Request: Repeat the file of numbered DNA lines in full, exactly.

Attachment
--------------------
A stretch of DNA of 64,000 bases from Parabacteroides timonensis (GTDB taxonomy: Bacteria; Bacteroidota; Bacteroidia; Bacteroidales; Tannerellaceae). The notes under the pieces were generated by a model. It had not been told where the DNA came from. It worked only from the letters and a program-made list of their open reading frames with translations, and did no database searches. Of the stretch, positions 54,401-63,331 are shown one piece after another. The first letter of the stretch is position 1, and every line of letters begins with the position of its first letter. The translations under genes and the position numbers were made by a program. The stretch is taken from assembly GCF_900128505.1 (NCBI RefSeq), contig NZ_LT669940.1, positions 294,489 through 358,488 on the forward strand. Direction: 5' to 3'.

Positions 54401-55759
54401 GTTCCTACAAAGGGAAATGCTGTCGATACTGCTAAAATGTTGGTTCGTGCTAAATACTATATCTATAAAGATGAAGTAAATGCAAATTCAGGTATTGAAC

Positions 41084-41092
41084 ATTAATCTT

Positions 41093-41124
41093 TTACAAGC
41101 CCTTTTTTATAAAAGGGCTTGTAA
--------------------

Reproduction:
A stretch of DNA of 64,000 bases from Parabacteroides timonensis (GTDB taxonomy: Bacteria; Bacteroidota; Bacteroidia; Bacteroidales; Tannerellaceae). The notes under the pieces were generated by a model. It had not been told where the DNA came from. It worked only from the letters and a program-made list of their open reading frames with translations, and did no database searches. Of the stretch, positions 54,401-63,331 are shown one piece after another. The first letter of the stretch is position 1, and every line of letters begins with the position of its first letter. The translations under genes and the position numbers were made by a program. The stretch is taken from assembly GCF_900128505.1 (NCBI RefSeq), contig NZ_LT669940.1, positions 294,489 through 358,488 on the forward strand. Direction: 5' to 3'.

Positions 54401-55759
54401 GTTCCTACAAAGGGAAATGCTGTCGATACTGCTAAAATGTTGGTTCGTGCTAAATACTATATCTATAAAGATGAAGTAAATGCAAATTCAGGTATTGAAC

Positions 41084-41092
41084 ATTAATCTT

Positions 41093-41124
41093 TTACAAGC
41101 CCTTTTTTATAAAAGGGCTTGTAA